Six former employees of the Italian cybersecurity firm Hacking Team are being investigated in connection with the disclosure of a vast amount of confidential company data that was purportedly stolen earlier this summer, according to a report.
Reuters reported Friday that prosecutors in Milan had opened an investigation against the six employees who were accused in May by the company’s chief executive David Vincenzetti of revealing some of the source code related to a number of the company’s software. Reuters said its information came from “investigative sources,” which the news outlet did not identify by name.
Earlier this month, Hacking Team confirmed it was the victim of a cyber intrusion after a large cache of e-mails, documents, software and other data appeared on file-sharing websites. That data included the source code for one of the company’s trademarked products called “Remote Control System,” a tool sold to law enforcement agencies and governments around the world.
Read more: No, Anonymous Did Not Hack NYSE
Remote Control System, the company says, allows police and other government officials to surreptitiously surveil people through their computers and mobile devices. Documentation leaked online indicated Hacking Team had managed to compromise many of the world’s leading phone and computer brands — including Apple’s Mac and iOS, Microsoft’s Windows, Google’s Android and BlackBerry’s operating systems — through previously-unknown exploits.
Some of those exploits were patched within days of the leak, including a widely publicized bug affecting users of Adobe’s Flash software. That bug prompted renewed calls for Internet users to stop using Flash and provoked Mozilla to turn Flash off for all users of its popular Firefox browser (that decision has since been reversed).
The documents also called into question some of Hacking Team’s business dealings with governments thought to be using the product for unsavory reasons, including targeting journalists and activists. Accusations put forth by the watchdog Citizen Lab in a 2014 news article were proven correct after e-mails surfaced in the leaked documents that indicated the company had sold its remote hacking tool to government officials in Ethiopia, Sudan, Egypt and other countries with questionable human rights records.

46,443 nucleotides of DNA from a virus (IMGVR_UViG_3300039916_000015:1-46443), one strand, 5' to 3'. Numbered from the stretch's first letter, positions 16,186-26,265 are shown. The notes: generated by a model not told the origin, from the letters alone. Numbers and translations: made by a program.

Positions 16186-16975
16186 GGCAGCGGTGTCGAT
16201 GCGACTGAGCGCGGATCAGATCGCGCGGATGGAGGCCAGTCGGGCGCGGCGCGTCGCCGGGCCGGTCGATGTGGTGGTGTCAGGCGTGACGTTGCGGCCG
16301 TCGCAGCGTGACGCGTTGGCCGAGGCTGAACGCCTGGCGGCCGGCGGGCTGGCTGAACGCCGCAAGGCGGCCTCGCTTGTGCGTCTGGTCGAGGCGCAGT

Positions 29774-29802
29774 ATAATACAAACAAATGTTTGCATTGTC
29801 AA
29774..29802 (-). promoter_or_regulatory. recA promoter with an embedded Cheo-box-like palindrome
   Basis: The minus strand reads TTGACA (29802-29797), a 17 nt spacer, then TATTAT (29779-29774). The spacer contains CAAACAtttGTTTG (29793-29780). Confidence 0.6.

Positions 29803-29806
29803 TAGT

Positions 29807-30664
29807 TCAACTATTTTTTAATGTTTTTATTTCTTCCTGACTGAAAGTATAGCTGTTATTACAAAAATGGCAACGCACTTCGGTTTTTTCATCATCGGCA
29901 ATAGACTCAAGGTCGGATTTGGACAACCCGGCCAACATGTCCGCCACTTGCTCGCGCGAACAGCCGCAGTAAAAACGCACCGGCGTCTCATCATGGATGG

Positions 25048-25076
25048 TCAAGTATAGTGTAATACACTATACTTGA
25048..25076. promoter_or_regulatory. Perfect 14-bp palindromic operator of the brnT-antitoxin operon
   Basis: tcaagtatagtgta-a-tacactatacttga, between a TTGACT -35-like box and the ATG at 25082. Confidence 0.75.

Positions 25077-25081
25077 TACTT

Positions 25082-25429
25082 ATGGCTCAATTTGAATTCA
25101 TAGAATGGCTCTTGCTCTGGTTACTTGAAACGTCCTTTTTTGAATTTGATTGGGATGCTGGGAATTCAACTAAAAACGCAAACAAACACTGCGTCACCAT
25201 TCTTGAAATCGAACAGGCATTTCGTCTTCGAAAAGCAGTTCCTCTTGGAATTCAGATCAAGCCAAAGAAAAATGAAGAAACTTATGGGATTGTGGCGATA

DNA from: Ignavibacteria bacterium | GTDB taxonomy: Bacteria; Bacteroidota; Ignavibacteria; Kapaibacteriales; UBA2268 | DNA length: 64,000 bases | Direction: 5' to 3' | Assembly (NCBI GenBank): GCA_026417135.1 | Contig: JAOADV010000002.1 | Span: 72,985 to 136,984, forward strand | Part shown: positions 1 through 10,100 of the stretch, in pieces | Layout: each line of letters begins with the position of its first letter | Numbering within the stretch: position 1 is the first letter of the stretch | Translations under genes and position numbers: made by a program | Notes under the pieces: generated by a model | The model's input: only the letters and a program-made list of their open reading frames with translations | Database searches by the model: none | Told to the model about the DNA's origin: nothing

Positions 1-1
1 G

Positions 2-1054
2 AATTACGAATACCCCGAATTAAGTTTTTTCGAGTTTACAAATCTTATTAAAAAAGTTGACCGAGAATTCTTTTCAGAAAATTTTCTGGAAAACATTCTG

“We have reported it to Italian authorities who are investigating, and we expect the authorities of other nations to be involved as well,”
In an e-mail sent to TheBlot Magazine, spokesperson Eric Rabe said Hacking Team was willing to work with any company whose software or hardware had been targeted by its hacking tools.
“I don’t know of anyone who has called us to help,” Rabe said in a July 9 e-mail. “They may be doing just fine, but if someone needs something they should give us a call.”
Read more: Medical Records Hacking Is Sickening
But that goodwill won’t come at the expense of ordinary business, and Vincenzetti has all but vowed that the company will forge ahead with its hacking tools. In the statement released July 13, the chief executive said Hacking Team was already hard at work on another version of the Remote Control System that would serve as a “total replacement” for the one exposed by hackers. He also said “important elements” of the company’s source code “were not compromised” in the attack earlier this summer.
“We at Hacking Team are now dedicated to restoring the ability of law enforcement to fight crime hidden in the new encrypted digital world,” he wrote. “We have already isolated our internal systems so that additional data cannot be exfiltrated outside Hacking Team. A totally new internal infrastructure is being build (sic) at this moment to keep our data safe.”
Immediately after the Milan-based company became aware of the compromise, it contacted law enforcement in Italy who launched an investigation into the origins of the attack. Reuters now reports that the investigation into the compromise has been “combined” with an earlier probe into the leaking of source code by the six former employees of Hacking Team.
Rabe told TheBlot by e-mail that Hacking Team had no comment on the investigation.
Matthew Keys is a contributing journalist for TheBlot Magazine.